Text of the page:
77. To create relationships that help us grow in our lives we must cultivate the following attitudes: give time and space to being together, celebrate the important moments in the life of each one, be transparent in our behaviour, have common objectives and be positive in speaking.
78. We need, especially in the hardest times, experienced communities where mercy and pardon are found, able to offer a welcoming and healing space to confreres who have been battered by life.
79. The community celebration of the Eucharist and of Reconciliation brings us to share our deepest experiences of God. They strengthen our bonds of fraternity and they make us rediscover the joy of proclaiming the Gospel.
80. The experience of fraternal correction not only makes us aware of our fragility, but assures us of fraternal support in our personal and community journey.
81. In this aspect, the ministry of the superior is particularly valuable in animating fraternity, discernment and shared responsibility that make community life possible and meaningful.
D) The community: subject and object of mission
82. In a world that is deeply scarred by globalisation, where the success of the individual is often exalted to the detriment of everyone, the Comboni community becomes a sign of the kind of global village we want to construct. In it, internationality and cross-culturalism are lived as gifts and assets, not as problems or threats. Comboni wanted his work to be Catholic, and not Spanish or French or German or Italian (W 944).
83. The call to mission is indeed individual, but lived and expressed as community. Personal charisma and gifts enrich the mission and make missionary service more fruitful.
84. Life in common is already in itself the proclamation and a translation of the Gospel that we announce, a bringing into being of the Kingdom. “From this they will know that you are my disciples, if you love one another” (Jn. 13:35). The energies and the time invested in the building up of an authentic community are not spent to the detriment of the mission, but in its service.
85. The community is where discernment is carried out, and also the options, the implementation and the evaluation of the work and of the missionary service. All this fosters the continuity of the apostolic undertaking and helps to tackle the problems caused by rotation, by sickness and by unforeseen happenings. Comboni was the first to want mission to be carried out by a cenacle of apostles (W 2648) where diverse persons would be brought together for the one common project.
86. The sharing of goods and of material means in community is an expression of our self-giving to Christ. In turn, it becomes an alternative proposal to, and a prophetic denunciation of, materialism and consumerism that are dominant in a globalised world.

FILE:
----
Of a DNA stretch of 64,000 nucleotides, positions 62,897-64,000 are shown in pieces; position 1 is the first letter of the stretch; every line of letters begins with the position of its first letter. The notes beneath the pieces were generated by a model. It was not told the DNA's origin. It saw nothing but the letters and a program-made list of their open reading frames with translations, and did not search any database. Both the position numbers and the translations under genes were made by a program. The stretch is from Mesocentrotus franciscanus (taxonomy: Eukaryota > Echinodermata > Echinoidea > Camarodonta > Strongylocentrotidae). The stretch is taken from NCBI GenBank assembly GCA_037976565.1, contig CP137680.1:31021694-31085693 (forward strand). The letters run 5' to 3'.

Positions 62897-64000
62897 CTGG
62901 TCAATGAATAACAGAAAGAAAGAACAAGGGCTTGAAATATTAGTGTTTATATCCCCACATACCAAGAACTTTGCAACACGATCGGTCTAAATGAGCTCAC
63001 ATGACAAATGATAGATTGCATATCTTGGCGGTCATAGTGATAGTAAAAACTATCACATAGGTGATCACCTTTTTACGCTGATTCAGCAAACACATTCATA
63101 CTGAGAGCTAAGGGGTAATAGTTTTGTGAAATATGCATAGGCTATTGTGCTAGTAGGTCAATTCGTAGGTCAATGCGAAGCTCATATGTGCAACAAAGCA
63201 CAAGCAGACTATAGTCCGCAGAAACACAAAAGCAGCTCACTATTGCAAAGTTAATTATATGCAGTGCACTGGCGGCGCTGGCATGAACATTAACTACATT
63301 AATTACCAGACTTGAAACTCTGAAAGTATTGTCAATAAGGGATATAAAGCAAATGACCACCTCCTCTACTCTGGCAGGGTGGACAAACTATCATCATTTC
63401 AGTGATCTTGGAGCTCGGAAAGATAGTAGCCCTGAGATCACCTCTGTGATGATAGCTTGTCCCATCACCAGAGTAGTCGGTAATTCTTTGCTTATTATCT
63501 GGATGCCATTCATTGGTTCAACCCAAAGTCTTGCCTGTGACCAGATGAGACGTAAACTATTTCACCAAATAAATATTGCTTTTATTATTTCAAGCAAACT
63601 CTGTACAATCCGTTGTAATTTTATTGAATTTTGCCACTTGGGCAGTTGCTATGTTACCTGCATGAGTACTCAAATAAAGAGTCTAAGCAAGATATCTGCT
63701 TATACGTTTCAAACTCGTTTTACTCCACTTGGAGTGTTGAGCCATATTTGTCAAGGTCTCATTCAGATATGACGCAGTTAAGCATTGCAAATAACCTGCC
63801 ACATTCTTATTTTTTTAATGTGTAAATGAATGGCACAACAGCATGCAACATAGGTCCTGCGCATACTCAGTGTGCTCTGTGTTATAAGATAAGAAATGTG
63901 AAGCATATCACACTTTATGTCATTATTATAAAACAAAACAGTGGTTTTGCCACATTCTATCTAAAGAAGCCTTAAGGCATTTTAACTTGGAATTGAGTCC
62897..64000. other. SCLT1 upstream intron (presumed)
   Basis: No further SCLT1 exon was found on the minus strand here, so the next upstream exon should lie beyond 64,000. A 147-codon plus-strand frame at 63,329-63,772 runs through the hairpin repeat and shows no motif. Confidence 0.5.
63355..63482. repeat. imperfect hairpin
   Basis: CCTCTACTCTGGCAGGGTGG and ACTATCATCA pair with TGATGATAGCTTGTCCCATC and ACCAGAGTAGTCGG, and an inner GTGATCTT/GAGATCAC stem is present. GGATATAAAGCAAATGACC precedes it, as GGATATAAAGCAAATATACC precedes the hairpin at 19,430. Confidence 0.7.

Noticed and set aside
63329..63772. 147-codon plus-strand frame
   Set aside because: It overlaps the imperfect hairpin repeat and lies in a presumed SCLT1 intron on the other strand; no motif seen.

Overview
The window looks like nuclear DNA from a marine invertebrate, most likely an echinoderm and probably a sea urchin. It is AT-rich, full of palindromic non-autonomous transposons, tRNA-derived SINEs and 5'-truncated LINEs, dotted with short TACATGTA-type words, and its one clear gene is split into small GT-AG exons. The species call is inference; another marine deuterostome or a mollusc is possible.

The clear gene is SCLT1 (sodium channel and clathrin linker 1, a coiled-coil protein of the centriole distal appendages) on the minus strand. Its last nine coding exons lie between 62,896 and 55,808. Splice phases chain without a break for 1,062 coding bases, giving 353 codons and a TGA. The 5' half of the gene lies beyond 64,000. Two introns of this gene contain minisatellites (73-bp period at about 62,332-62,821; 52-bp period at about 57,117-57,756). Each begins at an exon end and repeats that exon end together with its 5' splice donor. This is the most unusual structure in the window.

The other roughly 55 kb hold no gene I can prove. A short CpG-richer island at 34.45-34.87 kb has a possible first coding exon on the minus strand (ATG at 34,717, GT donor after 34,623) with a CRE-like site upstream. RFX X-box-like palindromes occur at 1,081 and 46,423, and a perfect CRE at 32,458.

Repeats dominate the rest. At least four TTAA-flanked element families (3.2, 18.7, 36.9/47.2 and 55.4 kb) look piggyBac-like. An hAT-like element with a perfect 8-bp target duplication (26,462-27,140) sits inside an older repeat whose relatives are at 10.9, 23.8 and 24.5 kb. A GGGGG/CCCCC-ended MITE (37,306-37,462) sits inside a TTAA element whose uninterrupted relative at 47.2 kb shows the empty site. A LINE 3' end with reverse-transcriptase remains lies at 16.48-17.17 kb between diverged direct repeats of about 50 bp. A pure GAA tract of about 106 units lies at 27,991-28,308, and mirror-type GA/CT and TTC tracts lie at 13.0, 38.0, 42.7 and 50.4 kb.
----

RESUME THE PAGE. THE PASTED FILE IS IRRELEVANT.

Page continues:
87. The people to whom we are sent and among whom we live are, in our eyes, God's gift, a source of conversion and a stimulus towards a life that is more evangelical and lived in solidarity with their poverty and wealth, their joys and sorrows.
88. All communities are called to be increasingly part of the context in which they are placed, and to live in solidarity and communion with the reality that surrounds them.
89. An authentic community life is an efficient instrument that God can use to draw people from different cultures and origins, and raise up in their hearts the desire to share our missionary life.
E) Programming elements for a renewed praxis in community
90. Provinces and communities should propose moments and paths of spirituality that take into account human and psychological aspects and implications.
91. During the whole formative journey more tools for the analysis, understanding and management of personality should be offered, thus permitting a growth in cross-cultural experience.
92. The effort to have communities made up of at least three persons must be continued.
93. For effective co-responsibility, all the members of the community must be involved in the drawing up of a common project, and in planning and the review of commitments.
94. Each province must organise formation courses that will help superiors to be animators of their communities. In choosing superiors, ability to animate the confreres must be taken into account.
95. Provinces should ask themselves to what extent the physical structures of some of their houses create surroundings that are suited to our present needs and requirements.
96. Through the necessary provincial discernment and with the collaboration of the GC, at the time of assigning confreres preference will be given to forms of community life – characterised by greater evangelical simplicity – that seek new ways of evangelisation, contemplation and fitting into their surroundings in accordance with our charism (cfr. CA ’85, No. 32; CA ’91, No. 31.5).